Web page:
By Therese Rando, Ph.D.
In both sudden death and anticipated death, there is pain. However, while the grief is not greater in sudden death, the capacity to cope is diminished. Grievers are shocked and stunned by the sudden loss of their loved one. The loss is so disruptive that recovery almost always is complicated. This because the adaptive capacities are so severely assaulted and the ability to cope is so critically injured that functioning is seriously impaired. Grievers are overwhelmed.
If you are such a griever, you probably are suffering extreme feelings of bewilderment, anxiety, self-reproach, and depression, and you may be unable to continue normal life. You had no preparation and no time to gradually absorb the reality that the world was about to change dramatically.
Instead, there was a sudden destruction of the world you used to know. There was no gradual transition, nor time to make changes in yourself, your expectations about your life, or your world. In sudden death you are called upon to face a massive gap between the way the world should be, with your loved one alive, and the way the world is. The person whom you loved, and who provided you with security, is taken away without any warning. This is a major violation of your expectations. Your sense of the world and of control is assaulted. This is not to say that these issues are not confronted by those whose loved one’s death was anticipated. The difference is that they have had a valuable period of anticipation that placed the death in the context of events that were predictable and made sense. Although they experienced pain when their loved one died, they could see what caused the death. Ideally, they had been preparing for the death and dealing with their feelings about it. They were able to finish unfinished business with their loved one, to say "I love you," and to do the things they wanted to do for the person before he died. While there certainly are many problems and emotional demands associated with losing a loved one in an anticipated death, at least when the death comes, the grievers’ coping capacities have been directed toward dealing with that expectable end. The loss makes sense.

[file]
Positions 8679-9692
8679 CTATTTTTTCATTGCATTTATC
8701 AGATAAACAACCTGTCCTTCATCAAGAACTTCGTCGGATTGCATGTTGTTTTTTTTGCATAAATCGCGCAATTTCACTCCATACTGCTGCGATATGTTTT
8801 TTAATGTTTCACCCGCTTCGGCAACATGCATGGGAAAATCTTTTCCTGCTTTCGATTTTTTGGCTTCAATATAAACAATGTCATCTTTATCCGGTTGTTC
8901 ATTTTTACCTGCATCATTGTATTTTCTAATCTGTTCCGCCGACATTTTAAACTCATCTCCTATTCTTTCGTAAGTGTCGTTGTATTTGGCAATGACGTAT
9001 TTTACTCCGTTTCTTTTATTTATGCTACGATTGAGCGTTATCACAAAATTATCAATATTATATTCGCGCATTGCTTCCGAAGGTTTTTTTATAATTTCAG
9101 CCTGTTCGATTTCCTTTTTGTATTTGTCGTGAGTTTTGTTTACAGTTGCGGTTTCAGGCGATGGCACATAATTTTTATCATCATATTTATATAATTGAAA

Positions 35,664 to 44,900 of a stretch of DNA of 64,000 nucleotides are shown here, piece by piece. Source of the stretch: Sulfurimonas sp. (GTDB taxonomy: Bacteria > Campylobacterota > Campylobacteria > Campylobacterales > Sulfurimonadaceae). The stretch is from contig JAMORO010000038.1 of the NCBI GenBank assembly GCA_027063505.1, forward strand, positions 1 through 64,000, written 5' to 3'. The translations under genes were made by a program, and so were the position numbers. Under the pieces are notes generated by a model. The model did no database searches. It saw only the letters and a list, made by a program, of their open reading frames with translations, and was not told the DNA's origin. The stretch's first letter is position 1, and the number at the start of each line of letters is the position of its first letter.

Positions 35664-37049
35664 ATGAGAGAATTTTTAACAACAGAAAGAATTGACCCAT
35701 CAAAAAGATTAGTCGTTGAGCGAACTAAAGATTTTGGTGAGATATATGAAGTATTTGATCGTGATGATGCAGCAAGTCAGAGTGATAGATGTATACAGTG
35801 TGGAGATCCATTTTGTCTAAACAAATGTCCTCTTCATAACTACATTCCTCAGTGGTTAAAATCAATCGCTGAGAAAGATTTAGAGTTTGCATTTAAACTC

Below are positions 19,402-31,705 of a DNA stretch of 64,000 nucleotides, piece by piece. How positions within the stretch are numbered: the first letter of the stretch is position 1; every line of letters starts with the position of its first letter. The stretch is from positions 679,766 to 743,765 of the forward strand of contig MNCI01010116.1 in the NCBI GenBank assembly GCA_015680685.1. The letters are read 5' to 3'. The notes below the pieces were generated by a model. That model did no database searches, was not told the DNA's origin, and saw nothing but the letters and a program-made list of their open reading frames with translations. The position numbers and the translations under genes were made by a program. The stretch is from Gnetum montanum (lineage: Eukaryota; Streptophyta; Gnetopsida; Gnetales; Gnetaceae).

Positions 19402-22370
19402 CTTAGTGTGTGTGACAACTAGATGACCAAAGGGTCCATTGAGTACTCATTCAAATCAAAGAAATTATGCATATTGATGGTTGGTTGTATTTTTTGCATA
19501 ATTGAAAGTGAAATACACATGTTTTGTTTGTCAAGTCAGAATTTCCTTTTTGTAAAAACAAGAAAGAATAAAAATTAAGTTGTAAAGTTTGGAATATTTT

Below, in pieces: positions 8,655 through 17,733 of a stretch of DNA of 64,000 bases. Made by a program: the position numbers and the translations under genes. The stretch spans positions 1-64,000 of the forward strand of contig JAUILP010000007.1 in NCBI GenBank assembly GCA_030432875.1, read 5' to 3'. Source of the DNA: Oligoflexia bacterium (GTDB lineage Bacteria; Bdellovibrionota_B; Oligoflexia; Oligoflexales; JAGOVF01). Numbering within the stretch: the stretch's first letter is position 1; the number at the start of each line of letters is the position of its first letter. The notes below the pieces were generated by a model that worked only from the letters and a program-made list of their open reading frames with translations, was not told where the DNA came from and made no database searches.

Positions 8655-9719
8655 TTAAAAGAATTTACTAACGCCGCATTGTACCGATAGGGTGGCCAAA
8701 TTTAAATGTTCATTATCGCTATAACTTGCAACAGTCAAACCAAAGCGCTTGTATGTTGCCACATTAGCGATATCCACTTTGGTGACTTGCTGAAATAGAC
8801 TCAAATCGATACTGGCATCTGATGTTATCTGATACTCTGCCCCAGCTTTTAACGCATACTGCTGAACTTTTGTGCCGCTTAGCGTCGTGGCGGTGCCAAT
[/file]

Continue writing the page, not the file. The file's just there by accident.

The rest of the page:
After a sudden death, the loss doesn’t make sense. The critically important understanding of what happened is missing. The sudden shock of losing someone we love without warning so stuns us that we cannot comprehend what has transpired. Consequently, if your loved one died suddenly, you may be unable to grasp the situation and find it difficult to understand the implications of the loss. Accepting that the death occurred can be difficult, even if you intellectually recognize that it happened. The death may continue to seem inexplicable for a long period of time. You repeatedly will have to go over the story of the accident or of the heart attack to try to make sense of the loss after the fact.